Partnership between CAFES and athletics continues to benefit students

The steer auction is a tradition of the Beef Bowl event with proceeds going to fund student athletic scholarships.

Dave Eggen

The steer auction is a tradition of the Beef Bowl event with proceeds going to fund student athletic scholarships.

Adrienne Lipinski, Ag Reporter

After taking a year off because of the pandemic, an SDSU tradition that has been taking place for 54 years is finally making its way back to campus. 

The SDSU football team faced off against and dominated Dixie State Oct. 2, only this game had an additional part to play. That part to play has become a well-established event called the Beef Bowl. 

The Beef Bowl has a long history at SDSU, and every year the community comes together to celebrate the beef industry. 

South Dakota is ranked No. 5 in cow production and agriculture plays a major role in the state’s economy.

“There’s a lot of fantastic people that work in the beef industry, not just raising cattle, but the veterinary community, the animal nutrition community,” said Cody Wright, animal science professor and Beef Bowl planner. “So, it’s a way to celebrate all those fantastic people.”

The Beef Bowl is put on by faculty, students and alumni and it is a part of a collaboration between the College of Agriculture, Food & Environmental Sciences and the athletics department. 

During this one-day event, a barbecue, steer auction, and recognition of Friend of the Beef Industry happen. CAFES oversees handling the barbecue and starts planning a little over a month in advance to make it happen. On the other side, the athletic department helps with all the marketing and coordinating of the halftime events.

Food is ordered a month in advance before the game, and the meat is prepared by the SDSU Meat Lab. The barbecue meat this year was a tri-tip. The meat lab oversees trimming, putting a rub on it, smoking it, and bringing it to the barbecue site.

After a lot of preparation, the barbecue was sold on the north end of the Dana J. Dykhouse Stadium. This location is a great draw for tailgaters, said Wright.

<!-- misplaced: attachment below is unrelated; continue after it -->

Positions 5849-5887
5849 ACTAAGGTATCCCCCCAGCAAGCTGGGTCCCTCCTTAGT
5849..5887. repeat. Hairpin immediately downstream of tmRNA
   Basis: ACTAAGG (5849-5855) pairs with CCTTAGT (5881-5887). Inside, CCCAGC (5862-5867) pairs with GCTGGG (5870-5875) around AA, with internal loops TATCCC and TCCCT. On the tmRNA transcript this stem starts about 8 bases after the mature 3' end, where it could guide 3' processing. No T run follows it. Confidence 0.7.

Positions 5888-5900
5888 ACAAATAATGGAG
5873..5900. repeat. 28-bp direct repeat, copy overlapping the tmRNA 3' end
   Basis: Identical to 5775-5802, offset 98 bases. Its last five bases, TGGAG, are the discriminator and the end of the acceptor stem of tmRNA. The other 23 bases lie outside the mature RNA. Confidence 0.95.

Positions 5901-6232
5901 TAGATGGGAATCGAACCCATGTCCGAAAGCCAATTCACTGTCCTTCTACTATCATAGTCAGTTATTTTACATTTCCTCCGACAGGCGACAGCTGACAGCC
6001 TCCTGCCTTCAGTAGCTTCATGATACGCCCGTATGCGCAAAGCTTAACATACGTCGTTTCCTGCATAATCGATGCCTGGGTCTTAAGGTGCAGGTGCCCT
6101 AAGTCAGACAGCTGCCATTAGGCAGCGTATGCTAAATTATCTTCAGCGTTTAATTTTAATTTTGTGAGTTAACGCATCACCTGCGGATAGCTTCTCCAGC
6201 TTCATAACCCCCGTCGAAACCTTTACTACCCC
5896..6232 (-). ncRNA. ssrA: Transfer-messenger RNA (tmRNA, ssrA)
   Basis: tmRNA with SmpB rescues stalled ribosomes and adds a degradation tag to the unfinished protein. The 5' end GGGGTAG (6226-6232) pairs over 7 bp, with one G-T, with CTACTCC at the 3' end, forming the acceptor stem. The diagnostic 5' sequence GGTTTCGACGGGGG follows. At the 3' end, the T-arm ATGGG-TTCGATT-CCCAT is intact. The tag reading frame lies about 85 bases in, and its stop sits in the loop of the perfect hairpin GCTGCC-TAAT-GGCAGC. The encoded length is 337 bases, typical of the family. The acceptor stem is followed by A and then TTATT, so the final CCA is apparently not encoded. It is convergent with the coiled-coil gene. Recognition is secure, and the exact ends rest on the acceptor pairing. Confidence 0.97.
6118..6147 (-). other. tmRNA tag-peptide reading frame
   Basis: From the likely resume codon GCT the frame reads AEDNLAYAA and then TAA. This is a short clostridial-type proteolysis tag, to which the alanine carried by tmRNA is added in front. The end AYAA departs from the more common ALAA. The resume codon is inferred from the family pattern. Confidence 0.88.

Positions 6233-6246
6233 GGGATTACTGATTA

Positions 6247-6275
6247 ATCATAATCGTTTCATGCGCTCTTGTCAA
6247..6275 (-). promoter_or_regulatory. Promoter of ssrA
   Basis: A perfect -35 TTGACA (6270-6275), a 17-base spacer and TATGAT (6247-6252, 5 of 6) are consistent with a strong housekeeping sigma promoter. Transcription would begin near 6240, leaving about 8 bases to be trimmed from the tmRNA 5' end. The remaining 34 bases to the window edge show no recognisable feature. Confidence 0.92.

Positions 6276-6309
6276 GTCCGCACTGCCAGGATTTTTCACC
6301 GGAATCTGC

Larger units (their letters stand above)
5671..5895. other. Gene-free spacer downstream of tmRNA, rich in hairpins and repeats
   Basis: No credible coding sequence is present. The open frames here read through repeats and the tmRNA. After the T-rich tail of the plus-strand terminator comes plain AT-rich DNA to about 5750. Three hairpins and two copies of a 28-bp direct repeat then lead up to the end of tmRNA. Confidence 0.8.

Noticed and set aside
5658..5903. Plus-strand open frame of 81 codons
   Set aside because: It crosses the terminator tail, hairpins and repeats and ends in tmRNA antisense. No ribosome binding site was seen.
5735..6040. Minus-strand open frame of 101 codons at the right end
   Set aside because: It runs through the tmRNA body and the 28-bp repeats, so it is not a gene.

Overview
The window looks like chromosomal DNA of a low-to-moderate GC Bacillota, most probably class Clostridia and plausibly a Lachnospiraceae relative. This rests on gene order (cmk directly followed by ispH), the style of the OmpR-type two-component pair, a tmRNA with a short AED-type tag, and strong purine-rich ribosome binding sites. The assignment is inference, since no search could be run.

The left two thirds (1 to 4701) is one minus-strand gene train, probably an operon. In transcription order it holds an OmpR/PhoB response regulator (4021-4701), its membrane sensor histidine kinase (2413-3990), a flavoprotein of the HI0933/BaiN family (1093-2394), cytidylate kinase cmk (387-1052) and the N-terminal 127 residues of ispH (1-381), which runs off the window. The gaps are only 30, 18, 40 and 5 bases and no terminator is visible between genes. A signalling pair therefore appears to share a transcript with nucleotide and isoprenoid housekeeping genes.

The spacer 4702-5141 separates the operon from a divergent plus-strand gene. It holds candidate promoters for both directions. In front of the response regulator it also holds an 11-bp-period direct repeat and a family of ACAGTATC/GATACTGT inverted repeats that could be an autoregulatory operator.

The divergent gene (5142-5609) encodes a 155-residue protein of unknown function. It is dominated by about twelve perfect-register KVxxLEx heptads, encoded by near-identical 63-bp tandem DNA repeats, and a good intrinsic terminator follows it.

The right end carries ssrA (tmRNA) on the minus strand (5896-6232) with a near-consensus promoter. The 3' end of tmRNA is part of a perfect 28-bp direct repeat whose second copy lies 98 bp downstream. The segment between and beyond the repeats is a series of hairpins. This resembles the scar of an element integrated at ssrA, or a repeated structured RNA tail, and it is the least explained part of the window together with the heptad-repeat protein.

The meal consisted of barbecue and side dishes; meal tickets were sold for $10. Every year, 1,500 to 2,500 people attend the annual event. All proceeds go back to SDSU animal science students in the form of scholarships. 

This year it is estimated that $12,000-$13,000 was raised in scholarships for CAFES animal science students.

Tate Risse, a senior animal science major from Martin, South Dakota, is a direct benefactor of the scholarship program. He was awarded the scholarship his freshman year and has received $1,000 each year since then. 

“This scholarship has allowed for me to be more at ease knowing that not only will I not have to pay as much for my education, but also that the animal science department as a whole is backing me with support,” Risse said.

In addition to the barbecue, the athletics department auctions off several steers during halftime. The steers are purchased at the South Dakota State Fair. Just like the barbecue proceeds, all money from this auction goes to athletic scholarships. This year totaled to be over $27,000 in scholarship money. 

This game brought in 14,473 attendees. In the past it has been the second highest attended game.

“I think that since it’s such a well-attended game, students thrive off that, they like to come,” Christi Williams, associate athletics director as SDSU, said.

The Friend of the Beef Industry is also awarded during the halftime portion. This year’s winner was Dakotaland Feeds LLC. 

Overall, this event receives a lot of support from the community. First Bank and Trust has been a large supporter of the Beef Bowl by purchasing meal tickets for its customers to attend the event. In addition to First Bank and Trust, Hy-Vee, Empirical Foods, Kibble Equipment and others also offer their support for the event. 

“It’s a celebration of the beef industry and SDSU’s way of giving back and bringing people together,” Wright said. “And those of us who like to eat beef, even better.”